The National Executive Committee of the Nigeria Union of Petroleum and Natural Gas Workers (NUPENG) has taken a decision to commence a three-day warning strike to protest “anti-labour practices” in the oil and gas sector.
The President of NUPENG, Mr. Achese Igwe, who spoke with journalists shortly after a meeting of the NEC of NUPENG, said further steps by the union would depend on the outcome of a meeting between it and the federal government today.
Igwe said the union would attend a meeting initiated by the Minister of Labour and Employment, Senator Chris Ngige, with the Minister of State for Petroleum, Mr. Ibe Kachikwu, on Friday.
He said while the Director-General of the Department of State Services, Mr. Lawal Daura, had intervened to stop the planned action, the NEC felt that it must take place, after deliberations.
Igwe, according to the News Agency of Nigeria (NAN) said though the strike would commence today, the decision to continue with it would be reached at the meeting with the federal government delegation today.
He said the strike became necessary in order to draw attention to pressing issues in the oil and gas sector, such as casualisation, job security, non-implementation of collective agreements and non involvement of the union in the ongoing divestment system by Shell Petroleum Development Company Limited and others.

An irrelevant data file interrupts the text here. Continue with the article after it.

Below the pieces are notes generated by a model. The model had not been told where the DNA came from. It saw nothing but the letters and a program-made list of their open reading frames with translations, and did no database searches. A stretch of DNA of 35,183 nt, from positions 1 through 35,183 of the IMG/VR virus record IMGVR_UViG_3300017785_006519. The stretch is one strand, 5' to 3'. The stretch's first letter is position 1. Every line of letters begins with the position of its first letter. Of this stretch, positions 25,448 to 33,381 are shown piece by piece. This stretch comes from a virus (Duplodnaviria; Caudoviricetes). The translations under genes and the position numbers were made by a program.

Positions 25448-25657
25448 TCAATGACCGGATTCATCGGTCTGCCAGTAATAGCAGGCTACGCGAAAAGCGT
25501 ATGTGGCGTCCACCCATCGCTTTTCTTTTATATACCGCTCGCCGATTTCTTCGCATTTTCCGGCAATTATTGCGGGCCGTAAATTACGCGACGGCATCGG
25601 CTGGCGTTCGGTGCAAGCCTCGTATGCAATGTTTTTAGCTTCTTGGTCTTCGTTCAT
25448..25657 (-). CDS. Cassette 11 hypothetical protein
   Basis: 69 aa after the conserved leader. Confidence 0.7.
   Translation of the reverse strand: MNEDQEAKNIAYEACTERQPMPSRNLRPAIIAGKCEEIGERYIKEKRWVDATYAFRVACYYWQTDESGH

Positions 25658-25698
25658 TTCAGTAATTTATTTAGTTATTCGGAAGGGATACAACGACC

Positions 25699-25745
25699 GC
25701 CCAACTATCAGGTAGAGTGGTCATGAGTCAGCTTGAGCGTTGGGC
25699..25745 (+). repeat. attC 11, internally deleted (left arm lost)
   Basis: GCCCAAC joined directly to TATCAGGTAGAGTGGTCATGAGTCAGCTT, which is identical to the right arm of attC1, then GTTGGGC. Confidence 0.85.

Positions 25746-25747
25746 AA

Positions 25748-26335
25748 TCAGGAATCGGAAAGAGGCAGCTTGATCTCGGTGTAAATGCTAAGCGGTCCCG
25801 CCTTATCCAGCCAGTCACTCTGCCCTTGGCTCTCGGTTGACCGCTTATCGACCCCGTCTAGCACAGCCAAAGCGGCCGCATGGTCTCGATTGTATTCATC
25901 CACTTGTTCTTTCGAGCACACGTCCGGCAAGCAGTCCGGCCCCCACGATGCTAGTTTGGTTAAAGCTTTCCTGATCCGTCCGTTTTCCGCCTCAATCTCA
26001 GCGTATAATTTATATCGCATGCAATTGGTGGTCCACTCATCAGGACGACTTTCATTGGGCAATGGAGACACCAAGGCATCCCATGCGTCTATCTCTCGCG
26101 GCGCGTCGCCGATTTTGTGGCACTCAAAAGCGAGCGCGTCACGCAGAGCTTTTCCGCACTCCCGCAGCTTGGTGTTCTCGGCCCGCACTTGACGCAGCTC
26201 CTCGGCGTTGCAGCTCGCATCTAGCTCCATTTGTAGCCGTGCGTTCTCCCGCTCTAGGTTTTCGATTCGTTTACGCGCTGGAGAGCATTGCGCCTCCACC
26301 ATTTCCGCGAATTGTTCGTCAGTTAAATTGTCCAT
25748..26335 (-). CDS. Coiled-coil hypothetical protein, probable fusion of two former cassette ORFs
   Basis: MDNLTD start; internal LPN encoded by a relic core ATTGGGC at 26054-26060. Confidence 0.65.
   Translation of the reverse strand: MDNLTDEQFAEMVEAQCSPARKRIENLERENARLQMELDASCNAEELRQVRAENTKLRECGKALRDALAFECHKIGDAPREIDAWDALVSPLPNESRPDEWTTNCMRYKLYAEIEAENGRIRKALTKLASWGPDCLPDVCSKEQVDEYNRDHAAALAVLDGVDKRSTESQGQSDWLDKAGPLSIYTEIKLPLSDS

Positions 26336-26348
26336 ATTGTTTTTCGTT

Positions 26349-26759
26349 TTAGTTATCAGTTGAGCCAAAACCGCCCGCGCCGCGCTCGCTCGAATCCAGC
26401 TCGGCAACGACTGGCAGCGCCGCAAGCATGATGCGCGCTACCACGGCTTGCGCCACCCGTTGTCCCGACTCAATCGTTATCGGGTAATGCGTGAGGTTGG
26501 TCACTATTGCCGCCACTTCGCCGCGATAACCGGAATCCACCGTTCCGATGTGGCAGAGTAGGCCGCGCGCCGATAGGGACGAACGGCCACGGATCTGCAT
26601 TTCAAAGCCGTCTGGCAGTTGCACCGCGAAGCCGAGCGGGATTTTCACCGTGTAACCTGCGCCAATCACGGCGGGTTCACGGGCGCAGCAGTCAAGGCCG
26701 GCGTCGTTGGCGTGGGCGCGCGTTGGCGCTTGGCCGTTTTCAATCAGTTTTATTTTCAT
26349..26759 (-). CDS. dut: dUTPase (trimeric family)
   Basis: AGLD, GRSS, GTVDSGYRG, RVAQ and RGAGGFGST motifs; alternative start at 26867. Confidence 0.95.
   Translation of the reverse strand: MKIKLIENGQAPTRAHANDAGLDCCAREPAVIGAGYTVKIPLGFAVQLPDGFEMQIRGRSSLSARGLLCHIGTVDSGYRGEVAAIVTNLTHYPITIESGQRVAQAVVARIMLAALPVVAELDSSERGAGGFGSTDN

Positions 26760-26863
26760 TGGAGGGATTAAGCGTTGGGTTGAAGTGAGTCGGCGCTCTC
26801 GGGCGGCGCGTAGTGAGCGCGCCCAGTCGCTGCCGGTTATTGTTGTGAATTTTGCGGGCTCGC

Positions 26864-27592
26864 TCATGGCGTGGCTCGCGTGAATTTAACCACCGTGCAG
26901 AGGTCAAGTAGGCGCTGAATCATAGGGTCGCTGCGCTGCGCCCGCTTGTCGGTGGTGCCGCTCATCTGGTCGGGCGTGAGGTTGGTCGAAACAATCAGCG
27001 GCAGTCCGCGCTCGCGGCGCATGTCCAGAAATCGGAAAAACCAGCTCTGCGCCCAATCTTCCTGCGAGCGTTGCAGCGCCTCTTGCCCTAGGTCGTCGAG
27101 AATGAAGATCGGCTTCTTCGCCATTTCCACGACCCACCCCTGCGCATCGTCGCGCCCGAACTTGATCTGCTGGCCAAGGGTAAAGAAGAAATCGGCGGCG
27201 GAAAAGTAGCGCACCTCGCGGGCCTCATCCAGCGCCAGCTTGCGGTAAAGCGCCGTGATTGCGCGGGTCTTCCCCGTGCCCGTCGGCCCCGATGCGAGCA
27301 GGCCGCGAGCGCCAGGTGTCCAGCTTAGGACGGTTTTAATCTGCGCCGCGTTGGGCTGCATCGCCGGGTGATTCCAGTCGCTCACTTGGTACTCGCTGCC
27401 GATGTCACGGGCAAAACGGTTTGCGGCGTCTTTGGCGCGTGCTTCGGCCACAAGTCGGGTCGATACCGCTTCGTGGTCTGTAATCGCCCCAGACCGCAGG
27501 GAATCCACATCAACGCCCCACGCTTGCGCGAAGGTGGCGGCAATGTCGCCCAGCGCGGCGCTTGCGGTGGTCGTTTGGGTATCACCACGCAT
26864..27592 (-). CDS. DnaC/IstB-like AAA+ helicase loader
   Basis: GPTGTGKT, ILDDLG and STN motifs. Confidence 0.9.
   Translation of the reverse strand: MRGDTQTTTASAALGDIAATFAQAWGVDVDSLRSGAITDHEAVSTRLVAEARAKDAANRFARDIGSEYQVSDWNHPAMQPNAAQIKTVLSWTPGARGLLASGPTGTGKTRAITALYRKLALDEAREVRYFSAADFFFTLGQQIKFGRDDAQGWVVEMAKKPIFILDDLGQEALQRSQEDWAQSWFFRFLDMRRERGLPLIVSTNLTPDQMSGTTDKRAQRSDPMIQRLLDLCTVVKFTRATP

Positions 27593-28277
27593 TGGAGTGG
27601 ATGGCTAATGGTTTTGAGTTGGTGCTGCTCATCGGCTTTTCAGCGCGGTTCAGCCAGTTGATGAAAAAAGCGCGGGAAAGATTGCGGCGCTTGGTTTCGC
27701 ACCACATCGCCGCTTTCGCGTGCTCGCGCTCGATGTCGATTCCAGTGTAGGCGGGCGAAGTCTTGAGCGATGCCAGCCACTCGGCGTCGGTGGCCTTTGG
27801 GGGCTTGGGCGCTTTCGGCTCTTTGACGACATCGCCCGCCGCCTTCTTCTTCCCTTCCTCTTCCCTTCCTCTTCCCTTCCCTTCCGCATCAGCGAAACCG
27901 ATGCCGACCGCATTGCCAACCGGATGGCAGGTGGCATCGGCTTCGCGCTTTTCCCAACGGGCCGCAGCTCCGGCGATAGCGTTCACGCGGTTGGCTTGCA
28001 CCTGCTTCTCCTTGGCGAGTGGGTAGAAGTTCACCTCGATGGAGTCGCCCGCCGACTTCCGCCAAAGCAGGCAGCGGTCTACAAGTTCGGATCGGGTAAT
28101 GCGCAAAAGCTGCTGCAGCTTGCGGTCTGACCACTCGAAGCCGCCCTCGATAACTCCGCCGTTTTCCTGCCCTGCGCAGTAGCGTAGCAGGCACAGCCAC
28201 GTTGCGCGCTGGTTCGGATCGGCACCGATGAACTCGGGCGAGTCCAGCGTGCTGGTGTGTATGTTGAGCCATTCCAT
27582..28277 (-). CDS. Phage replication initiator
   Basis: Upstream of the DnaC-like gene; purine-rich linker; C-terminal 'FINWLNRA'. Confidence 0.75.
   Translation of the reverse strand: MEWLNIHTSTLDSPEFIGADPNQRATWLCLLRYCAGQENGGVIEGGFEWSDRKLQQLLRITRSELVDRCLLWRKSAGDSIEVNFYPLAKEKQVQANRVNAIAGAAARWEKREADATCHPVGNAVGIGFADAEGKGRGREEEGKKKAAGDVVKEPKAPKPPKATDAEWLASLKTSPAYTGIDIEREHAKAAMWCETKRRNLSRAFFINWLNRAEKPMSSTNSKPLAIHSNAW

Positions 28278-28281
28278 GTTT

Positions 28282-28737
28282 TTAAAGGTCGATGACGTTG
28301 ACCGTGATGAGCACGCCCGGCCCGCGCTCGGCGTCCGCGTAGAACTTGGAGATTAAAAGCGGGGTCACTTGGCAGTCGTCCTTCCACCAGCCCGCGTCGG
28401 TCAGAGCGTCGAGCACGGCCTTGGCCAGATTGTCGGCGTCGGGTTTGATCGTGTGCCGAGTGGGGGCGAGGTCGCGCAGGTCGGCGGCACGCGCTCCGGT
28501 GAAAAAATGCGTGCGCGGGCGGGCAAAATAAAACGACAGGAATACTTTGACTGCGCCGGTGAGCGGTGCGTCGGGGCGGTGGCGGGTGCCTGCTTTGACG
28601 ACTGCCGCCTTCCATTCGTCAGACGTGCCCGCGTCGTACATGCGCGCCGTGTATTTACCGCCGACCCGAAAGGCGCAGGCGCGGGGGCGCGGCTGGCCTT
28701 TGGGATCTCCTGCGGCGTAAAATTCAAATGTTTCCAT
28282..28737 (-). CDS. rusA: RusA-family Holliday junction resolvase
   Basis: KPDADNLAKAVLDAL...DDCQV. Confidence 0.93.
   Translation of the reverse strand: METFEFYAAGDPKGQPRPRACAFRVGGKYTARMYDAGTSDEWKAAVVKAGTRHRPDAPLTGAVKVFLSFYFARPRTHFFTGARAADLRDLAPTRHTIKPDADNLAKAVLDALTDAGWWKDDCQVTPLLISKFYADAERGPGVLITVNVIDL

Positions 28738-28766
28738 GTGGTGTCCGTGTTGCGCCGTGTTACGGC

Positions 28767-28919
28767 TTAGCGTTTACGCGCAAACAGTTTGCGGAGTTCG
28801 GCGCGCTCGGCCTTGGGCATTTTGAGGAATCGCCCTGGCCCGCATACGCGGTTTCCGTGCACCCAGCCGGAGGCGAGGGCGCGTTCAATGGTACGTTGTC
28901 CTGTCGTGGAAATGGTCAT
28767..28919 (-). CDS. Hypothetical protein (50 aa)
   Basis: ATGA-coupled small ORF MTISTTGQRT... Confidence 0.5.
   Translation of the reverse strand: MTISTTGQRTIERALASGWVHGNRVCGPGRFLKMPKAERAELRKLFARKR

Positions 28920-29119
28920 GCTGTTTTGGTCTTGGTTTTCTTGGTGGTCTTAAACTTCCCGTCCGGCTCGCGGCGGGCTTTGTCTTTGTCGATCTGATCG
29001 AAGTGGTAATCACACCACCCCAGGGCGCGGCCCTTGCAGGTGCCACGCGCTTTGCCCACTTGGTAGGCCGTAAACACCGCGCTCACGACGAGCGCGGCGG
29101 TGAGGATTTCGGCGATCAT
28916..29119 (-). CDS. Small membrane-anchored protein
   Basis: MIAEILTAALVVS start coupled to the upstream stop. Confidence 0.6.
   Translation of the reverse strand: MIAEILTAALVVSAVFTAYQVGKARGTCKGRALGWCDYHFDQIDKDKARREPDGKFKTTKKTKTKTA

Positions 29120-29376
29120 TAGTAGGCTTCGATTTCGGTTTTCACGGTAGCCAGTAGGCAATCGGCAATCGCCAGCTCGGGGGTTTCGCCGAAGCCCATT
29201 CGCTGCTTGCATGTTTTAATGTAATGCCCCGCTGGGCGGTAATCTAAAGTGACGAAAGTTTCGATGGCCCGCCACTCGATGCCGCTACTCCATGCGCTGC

He said: “The NEC held a meeting today to review the three-day warning strike that was scheduled to take place on Wednesday.
“However, as you are all aware, it is not an indefinite strike; it is a symbolic strike action to drive home some of those issues that are really challenging, and to give them the ultimate attention as expected.
“They have to do with casualisation, job security, non implementation of collective agreements across the entire country in the oil and gas sector and the balkanisation of the ongoing divestment system.
“NEC directed that pending the outcome of the meeting tomorrow, the three-day warning strike will take place. The Ministry of Labour has called for a meeting with the Minister of Petroleum.
“We are positive that the meeting will resolve the issues; where it fails, the three-day warning strike will take place.”
Igwe added that over 4,000 oil workers have lost their jobs due to the ongoing divestment by Shell and other oil firms, which excluded the union.
He said several oil firms, including Halliburton, are closing shop, while Saipem has folded up.
Igwe also lamented that most of the multinational oil firms had refused to respect existing labour laws. According to him, a good number of workers who have lost their jobs were sent away without benefits and have been unable to meet family obligations.
He lamented that huge amount of money running into trillions was being tied down in the sector in the name of debt buy back by the Asset Management Company of Nigeria (AMCON).
He recalled that AMCON took over a company, Sea Drill Nigeria limited, in the guise of debt buy back and fired all the workers without paying heir due benefits in 2013.